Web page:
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Cevat Ones, 69, former deputy chief of Turkey's leading spy agency, National Intelligence Organization, retired in 2005. He says he regrets the human rights violations committed by his agency in the dirty war against Kurdish insurgents, and wants his country to adopt a more modern constitution. (Graeme Smith/The Globe and Mail/Graeme Smith/The Globe and Mail)
Cevat Ones, 69, former deputy chief of Turkey's leading spy agency, National Intelligence Organization, retired in 2005. He says he regrets the human rights violations committed by his agency in the dirty war against Kurdish insurgents, and wants his country to adopt a more modern constitution. (Graeme Smith/The Globe and Mail/Graeme Smith/The Globe and Mail)

Graeme Smith

From a former spy, a plea for peace in Turkey Add to ...

On a recent stroll through the crumbling cell blocks of Ulucanlar Prison, the former deputy chief of Turkey’s leading spy agency paused in front of exhibits displaying the instruments of cruelty used by security forces in previous years.

The notorious former jail is now a museum honouring the political dissidents who suffered within its walls, and Cevat Ones says he felt regret as he listened to audio recordings of inmates screaming in agony. “It was like the face of the state itself, seeing yourself in the past,” he said.

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Turkish spies do not usually speak about their feelings this way. They rarely say anything, and most agents would never dream of sitting down with a journalist.

Mr. Ones, 69, is the exception. He sat down with The Globe and Mail for nearly three hours. Some of his former colleagues are not pleased about him speaking out, he says, but he feels compelled to lobby for peace at this critical moment when the prospects of ending the Kurdish insurgency in Turkey seem hopeful, but also terribly fragile.

Since his retirement in 2005, Mr. Ones has repeatedly broken the tradition of secrecy, writing a book and granting interviews to local television. In recent weeks as the Kurdish insurgency kicks up another spasm of violence, he has ramped up his public appeals for both sides to stop escalating the conflict and return to peace talks. He still seemed cautious about meeting a foreign journalist, however, warning that he would not discuss operational details.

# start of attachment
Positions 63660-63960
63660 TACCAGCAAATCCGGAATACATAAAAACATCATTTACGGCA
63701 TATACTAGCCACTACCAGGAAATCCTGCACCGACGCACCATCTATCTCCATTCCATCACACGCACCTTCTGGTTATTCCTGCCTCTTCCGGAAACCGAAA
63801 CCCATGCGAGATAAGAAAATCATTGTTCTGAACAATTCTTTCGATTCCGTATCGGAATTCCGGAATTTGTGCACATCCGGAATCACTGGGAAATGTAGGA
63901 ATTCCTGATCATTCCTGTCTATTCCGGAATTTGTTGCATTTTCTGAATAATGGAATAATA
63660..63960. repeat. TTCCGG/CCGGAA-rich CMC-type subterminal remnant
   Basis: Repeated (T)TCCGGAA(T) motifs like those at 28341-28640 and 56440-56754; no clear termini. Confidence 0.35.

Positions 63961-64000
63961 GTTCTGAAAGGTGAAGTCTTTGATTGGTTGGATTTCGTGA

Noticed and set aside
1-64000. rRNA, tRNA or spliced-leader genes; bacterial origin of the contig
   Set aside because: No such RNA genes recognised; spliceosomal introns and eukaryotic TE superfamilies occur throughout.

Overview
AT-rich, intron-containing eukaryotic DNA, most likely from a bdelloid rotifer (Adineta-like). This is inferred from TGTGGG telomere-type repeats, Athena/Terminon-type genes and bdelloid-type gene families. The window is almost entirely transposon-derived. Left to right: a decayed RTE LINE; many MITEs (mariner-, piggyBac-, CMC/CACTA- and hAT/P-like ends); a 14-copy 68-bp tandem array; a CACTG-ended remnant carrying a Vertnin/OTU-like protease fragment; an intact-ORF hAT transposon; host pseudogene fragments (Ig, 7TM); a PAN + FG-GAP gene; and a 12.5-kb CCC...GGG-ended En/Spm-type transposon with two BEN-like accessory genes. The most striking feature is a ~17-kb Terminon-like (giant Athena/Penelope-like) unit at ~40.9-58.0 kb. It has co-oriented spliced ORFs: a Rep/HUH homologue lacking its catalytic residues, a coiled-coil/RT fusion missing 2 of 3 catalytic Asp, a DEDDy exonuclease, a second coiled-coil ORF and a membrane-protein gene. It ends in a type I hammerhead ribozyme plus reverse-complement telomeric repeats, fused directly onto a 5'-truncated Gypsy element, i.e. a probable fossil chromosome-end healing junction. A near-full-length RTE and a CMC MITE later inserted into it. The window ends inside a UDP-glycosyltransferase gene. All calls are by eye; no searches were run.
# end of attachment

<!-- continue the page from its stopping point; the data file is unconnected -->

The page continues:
But he did discuss Turkey’s new foreign policy. The official strategy remains “zero problems with the neighbours,” he says, but Ankara now calculates that it must support Arab freedom movements – not only in Syria, but also the Palestinian territories.

He framed those decisions as a matter of getting on the right side of history, as the world shifts toward democracy. Looking back at four decades inside the intelligence world, he now expresses profound misgivings about the human-rights abuses committed in the dirty war against Kurdish insurgents. Harsh tactics only worsened the cycle of violence, a lesson he says NATO should have learned before sending prisoners into Afghan torture chambers.

“If the guns and bombs stop, and the state uses a different approach to reach hearts and minds … with different vocabulary, it would take time, but things can change,” he said.

Born in the coastal city of Bodrum in 1942, Mr. Ones attended school in Istanbul. Even at his law faculty, he noticed Marxist-Leninist student groups becoming more active as Cold War tensions grew.